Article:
Six in 10 active duty military service members and veterans—as well as 85 percent of military family members—support legalizing marijuana, according to a new Ohio State University study that surveyed 1,168 people on their attitudes around recreational drug legalization.
Meanwhile a minority of veterans—4 in 10—favor legalizing psychedelics, compared to majorities of family members and non-military respondents—59 percent and 61 percent, respectively.
Even sharper differences in opinion arose between veterans and other groups in answers about cocaine and heroin, the poll found. Legalizing those drugs had 37 percent support among veterans, compared to much lower numbers—between 10 percent and 20 percent—among family and non-military participants in the study.
The results “showed that a majority of individuals, regardless of veteran status category, supported the legalization of recreational marijuana,” authors wrote in the research paper, published by OSU’s Moritz College of Law Drug Enforcement and Policy Center. “The results also showed that a majority of veteran families and non-military individuals supported the legalization of recreational psychedelics (the veteran support level was modestly lower at 40%).”
“Finally, a large majority of respondents from all veteran status categories did not support the legalization of cocaine and heroin for recreational use,” they added. “Overall, these results indicate differing levels of support depending on drug type and whether one is a veteran, a family member of a veteran, or non-military.”
Replicating studies and additional investigation is needed, the study says, to better understand the area of research.
Support among veterans was markedly higher when it came to doctor-recommended use of marijuana and psychedelics, which an earlier OSU study published last month discussed.
That paper found 72 percent support among veterans for Veterans Administration (VA) doctors to be legally allowed to recommend marijuana and 64 percent support when it came to psychedelics.
Those proportions were nevertheless lower than among military family members and non-military respondents.
In Congress, meanwhile, lawmakers are pushing to keep provisions in a large-scale federal spending bill that would allow VA doctors to issue medical marijuana recommendations to veterans living in legal states.
That reform would achieve the same policy outcome as a standalone bill that was refiled on the House side in March by Congressional Cannabis Caucus co-chairs Reps. Earl Blumenauer (D-OR) and Brian Mast (R-FL).
The Veterans Equal Access Act has been introduced several times in recent years with bipartisan support—and moved through committee and floor approval a number of times—but has yet to be enacted. Blumenauer, who is retiring at the end of this Congress, has made the modest reform a priority even as he’s pushed for broader legalization.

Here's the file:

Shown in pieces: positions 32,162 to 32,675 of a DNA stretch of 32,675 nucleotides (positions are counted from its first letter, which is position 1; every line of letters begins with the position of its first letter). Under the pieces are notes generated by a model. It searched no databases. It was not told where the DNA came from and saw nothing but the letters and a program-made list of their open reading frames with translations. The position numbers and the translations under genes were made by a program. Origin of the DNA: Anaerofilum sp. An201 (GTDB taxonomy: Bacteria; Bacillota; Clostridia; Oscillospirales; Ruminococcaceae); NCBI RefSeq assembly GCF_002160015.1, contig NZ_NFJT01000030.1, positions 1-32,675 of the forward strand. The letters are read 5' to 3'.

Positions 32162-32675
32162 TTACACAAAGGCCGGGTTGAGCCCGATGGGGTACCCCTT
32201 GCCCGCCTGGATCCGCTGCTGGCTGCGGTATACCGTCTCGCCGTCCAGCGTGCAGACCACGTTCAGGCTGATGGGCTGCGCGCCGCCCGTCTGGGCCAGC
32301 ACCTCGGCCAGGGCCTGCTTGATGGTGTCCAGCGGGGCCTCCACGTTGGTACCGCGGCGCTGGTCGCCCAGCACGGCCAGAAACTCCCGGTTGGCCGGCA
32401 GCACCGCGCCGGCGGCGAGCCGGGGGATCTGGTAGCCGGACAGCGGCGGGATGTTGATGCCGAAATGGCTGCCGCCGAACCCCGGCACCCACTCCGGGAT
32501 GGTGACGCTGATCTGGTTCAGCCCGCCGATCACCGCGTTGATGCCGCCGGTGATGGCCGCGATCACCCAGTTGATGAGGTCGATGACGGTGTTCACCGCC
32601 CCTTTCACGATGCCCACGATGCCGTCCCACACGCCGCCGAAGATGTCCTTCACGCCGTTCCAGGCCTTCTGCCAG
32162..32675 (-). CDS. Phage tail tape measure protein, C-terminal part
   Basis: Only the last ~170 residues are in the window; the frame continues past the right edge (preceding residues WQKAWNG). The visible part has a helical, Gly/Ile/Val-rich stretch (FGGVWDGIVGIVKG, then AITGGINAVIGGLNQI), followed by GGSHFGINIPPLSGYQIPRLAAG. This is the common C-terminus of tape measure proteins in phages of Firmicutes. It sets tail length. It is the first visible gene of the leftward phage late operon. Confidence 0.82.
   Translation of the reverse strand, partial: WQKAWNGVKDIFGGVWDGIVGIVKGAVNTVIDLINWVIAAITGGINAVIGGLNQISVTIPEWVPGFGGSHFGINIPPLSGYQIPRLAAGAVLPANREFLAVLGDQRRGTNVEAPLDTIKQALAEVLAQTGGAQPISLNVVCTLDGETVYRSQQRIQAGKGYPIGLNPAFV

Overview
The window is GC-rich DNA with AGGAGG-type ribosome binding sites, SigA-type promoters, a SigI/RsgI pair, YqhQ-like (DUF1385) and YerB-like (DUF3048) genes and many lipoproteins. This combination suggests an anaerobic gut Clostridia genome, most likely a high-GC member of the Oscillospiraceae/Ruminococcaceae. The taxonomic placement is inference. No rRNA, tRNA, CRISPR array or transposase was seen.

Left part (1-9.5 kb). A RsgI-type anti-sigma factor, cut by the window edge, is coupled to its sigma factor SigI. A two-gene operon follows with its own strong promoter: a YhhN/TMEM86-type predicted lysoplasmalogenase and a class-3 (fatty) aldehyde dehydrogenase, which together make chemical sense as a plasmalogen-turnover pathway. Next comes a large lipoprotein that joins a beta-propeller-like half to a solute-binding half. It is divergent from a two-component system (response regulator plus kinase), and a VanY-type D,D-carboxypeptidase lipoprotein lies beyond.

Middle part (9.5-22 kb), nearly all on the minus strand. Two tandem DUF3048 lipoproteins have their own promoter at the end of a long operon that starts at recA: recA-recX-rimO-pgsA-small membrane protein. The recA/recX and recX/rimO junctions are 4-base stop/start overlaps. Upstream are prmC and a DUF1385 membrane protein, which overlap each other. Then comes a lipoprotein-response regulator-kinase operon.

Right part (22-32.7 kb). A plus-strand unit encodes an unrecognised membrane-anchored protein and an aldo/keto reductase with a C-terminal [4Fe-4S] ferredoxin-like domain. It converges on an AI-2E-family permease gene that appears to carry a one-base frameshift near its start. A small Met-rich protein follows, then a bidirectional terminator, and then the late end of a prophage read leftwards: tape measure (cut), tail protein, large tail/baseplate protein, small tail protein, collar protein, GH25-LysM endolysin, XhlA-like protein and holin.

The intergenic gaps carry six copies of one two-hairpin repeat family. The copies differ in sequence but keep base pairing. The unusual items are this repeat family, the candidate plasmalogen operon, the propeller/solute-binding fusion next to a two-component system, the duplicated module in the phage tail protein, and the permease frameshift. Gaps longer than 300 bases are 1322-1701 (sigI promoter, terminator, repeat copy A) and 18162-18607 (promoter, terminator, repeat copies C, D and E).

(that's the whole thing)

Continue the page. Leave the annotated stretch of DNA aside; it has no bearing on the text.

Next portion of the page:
Congressional lawmakers this past November, meanwhile, held a first-ever hearing on psychedelic-assisted therapy for military veterans.
In August, bipartisan congressional lawmakers expressed “deep concern” over a recently updated VA marijuana directive that continues to prohibit its doctors from making medical cannabis recommendations to veterans living in states where it’s legal.
They said the decision to maintain the “harmful policy” on cannabis recommendations is especially “alarming” in the context of VA’s latest clinical guidance on PTSD, which strongly recommends against using medical cannabis as a treatment option.
“Many veterans already report using cannabis for medical purposes as a substitute for prescription drugs and their side effects,” they said, adding that a recent survey of veterans who use cannabis found that they report improved quality of life and reduced use of certain prescription drugs, including opioids.
VA has updated its cannabis guidance before, adding language in its 2017 version that explicitly encouraged VA doctors to discuss veterans’ marijuana use, for example.
In April, Senate Republicans separately blocked a procedural vote to advance a bill to the floor that would promote VA research into the therapeutic effects of marijuana for military veterans with conditions such as post-traumatic stress disorder (PTSD).
The medical cannabis recommendations amendment was one of relatively few drug policy reform measures to make it through the GOP-controlled House Rules Committee, which has consistently blocked such proposals from bipartisan members this session.
However, it did advance a Republican-led amendment to the National Defense Authorization Act (NDAA) that would require Department of Defense (DOD) funding of clinical trials exploring the therapeutic potential of certain psychedelics for active duty military service members. Following bicameral negotiations, the reform was ultimately included in the final deal that President Joe Biden signed into law late last year.
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